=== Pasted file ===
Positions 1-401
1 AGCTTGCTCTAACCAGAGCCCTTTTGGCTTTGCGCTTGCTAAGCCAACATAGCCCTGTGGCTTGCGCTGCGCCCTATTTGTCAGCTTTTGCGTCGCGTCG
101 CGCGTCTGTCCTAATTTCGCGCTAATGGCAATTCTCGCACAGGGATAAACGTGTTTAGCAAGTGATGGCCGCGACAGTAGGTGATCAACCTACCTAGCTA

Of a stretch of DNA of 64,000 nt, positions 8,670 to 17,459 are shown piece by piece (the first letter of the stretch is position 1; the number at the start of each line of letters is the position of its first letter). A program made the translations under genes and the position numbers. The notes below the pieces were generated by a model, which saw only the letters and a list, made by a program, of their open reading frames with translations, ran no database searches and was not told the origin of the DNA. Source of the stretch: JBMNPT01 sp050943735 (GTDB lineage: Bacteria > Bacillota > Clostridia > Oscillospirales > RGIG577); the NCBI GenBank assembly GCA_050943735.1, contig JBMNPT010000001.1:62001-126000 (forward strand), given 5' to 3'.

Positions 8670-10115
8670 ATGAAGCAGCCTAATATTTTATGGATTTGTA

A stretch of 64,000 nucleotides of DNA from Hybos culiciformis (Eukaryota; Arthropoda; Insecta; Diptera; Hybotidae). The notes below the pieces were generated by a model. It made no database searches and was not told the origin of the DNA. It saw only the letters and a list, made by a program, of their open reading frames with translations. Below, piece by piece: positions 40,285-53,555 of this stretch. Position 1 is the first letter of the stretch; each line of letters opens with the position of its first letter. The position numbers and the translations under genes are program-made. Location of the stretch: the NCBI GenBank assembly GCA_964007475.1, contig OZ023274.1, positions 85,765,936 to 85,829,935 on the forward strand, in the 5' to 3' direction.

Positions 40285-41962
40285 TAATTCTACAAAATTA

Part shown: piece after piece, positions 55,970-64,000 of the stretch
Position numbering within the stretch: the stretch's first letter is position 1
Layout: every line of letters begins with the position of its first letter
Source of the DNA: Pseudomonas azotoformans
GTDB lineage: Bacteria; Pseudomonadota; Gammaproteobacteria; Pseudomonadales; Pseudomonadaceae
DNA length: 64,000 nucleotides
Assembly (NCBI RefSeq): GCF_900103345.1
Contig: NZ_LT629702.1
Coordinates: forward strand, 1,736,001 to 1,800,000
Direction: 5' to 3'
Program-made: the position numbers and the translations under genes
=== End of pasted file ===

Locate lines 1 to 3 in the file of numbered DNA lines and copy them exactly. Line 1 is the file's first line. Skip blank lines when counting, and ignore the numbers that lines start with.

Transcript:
Positions 1-401
1 AGCTTGCTCTAACCAGAGCCCTTTTGGCTTTGCGCTTGCTAAGCCAACATAGCCCTGTGGCTTGCGCTGCGCCCTATTTGTCAGCTTTTGCGTCGCGTCG
101 CGCGTCTGTCCTAATTTCGCGCTAATGGCAATTCTCGCACAGGGATAAACGTGTTTAGCAAGTGATGGCCGCGACAGTAGGTGATCAACCTACCTAGCTA